Wren-specific birdhouses may have an unusual perch pattern, so if your box has one, you’re out of luck. If the box is located in a dangerous area, it should be removed immediately, otherwise it should be left in place and closely monitored.
Stub can remain in place
An connected perch to a store-bought birdhouse may be as short as an inch, but that still leaves you with plenty of length to trim down.
It is possible to remove the perch by sawing it off with a tenon saw or a kitchen knife, but you will always be left with a stub.
You’ll need to come up with a plan to get rid of this stub, which is located right below the entrance hole, when it comes time to cut the perch off and leave a smooth surface. This can be accomplished with a chisel and some sandpaper for finishing.
Therefore, if the remaining short perch stub is aesthetically nice, it may be OK to leave it in place.
If the stub leads you back to a dangerous area teeming with predators and nuisance birds, you’ll need to remove it entirely; if, on the other hand, it doesn’t lead back to any territory where wildlife is likely to pose no threat to your nesting birds, you can leave it where it is.
Birds may easily perch on any vertical surface, although those constructed of wood are preferable because of the birds’ natural tendency to do so.
Long perch encourages others
Long perches on a birdhouse can be inviting to predatory birds and other unwelcome visitors, who may cause harm to the nest’s inhabitants or their offspring.
You should keep an eye on the birds in the box to ensure they are safe, as even sealing it off might not prevent predators from entering and harming or killing the occupants.
Local cats have been observed sitting on the birdhouse perch, trying to pry open the entrance hole with their paws. However, thanks to the addition of a much longer perch, these cats now have a better chance of success.
Cats may or may not be able to do any damage to the birdhouse, depending on the depth of the birdhouse and the size of the entry hole. Cats will cause distress to the nesting birds, which may cause the parents to abandon the nest and their young.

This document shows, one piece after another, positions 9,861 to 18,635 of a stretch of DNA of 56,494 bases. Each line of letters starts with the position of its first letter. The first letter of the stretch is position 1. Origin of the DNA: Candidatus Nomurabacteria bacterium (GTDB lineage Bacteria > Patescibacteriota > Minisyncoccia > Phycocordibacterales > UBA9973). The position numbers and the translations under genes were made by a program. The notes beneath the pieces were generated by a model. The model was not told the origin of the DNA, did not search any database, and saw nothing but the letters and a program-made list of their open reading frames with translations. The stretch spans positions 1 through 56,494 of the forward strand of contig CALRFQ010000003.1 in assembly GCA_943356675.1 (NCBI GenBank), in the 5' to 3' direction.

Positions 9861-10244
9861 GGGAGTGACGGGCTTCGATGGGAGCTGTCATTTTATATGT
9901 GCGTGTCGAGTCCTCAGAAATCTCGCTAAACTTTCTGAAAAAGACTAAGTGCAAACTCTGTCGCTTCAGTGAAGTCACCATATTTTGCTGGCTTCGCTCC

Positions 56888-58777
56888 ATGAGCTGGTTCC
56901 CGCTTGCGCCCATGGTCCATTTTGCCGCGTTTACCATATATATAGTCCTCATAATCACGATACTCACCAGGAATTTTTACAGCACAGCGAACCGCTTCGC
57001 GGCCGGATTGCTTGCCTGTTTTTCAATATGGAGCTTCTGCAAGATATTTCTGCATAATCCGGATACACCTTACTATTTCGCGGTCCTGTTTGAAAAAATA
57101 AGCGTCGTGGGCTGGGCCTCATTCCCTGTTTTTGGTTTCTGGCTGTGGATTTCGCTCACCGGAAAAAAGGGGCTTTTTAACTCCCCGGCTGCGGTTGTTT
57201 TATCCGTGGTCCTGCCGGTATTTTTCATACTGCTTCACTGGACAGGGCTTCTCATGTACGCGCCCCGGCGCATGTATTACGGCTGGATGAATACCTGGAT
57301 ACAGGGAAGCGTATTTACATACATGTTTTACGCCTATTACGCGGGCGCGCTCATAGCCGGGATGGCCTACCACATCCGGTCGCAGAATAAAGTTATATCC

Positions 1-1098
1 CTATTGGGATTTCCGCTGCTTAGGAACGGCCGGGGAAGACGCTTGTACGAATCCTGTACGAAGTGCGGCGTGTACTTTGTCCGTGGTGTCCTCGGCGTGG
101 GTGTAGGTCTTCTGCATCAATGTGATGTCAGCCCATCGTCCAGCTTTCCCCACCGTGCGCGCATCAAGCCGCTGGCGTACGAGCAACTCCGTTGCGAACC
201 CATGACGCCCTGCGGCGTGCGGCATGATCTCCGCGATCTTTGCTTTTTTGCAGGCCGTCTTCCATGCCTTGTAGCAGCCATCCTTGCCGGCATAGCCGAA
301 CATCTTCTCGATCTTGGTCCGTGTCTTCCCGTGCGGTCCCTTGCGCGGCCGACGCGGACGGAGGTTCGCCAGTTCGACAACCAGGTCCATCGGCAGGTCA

It can be helpful to frighten away any intruders in the area, as pets, other birds, and ground predators are sometimes to blame for driving away residents.
Many of these animals benefit from shorter perches, while a too-long perch in a birdhouse can attract them and other, larger animals.
A perch placed on a birdhouse to aid nesting birds is never a good idea, as it provides easy access for predators like cats.
For this reason, the question of how long a perch should be on a birdhouse is moot. Perches should never be included in the design of a birdhouse.
To prevent predators from using the perch as a footing or a place to reach inside the birdhouse through the entry hole, it is advisable to cut it off with a saw until it is smooth.
Squirrels, which would discover the roof is movable, might reason that the perch would make an excellent foothold.
As soon as the perch has been removed, the wooden dowel perch can be sanded or chiseled back until it is flush with the front of the birdhouse.
If you are confident that there will be no problems with pest birds or ground predators, you may leave the perch stub or even the entire perch on a birdhouse. For the time being, you can conduct safety checks on the residents.
A typical wooden dowel perch on a birdhouse is approximately an inch long, which can be annoying for whoever is in charge of cleaning the box because it presents a snag risk and is susceptible to breaking.
If it can’t perch, it’s a plus because it’ll be more useful to the residents and easier to clean and maintain.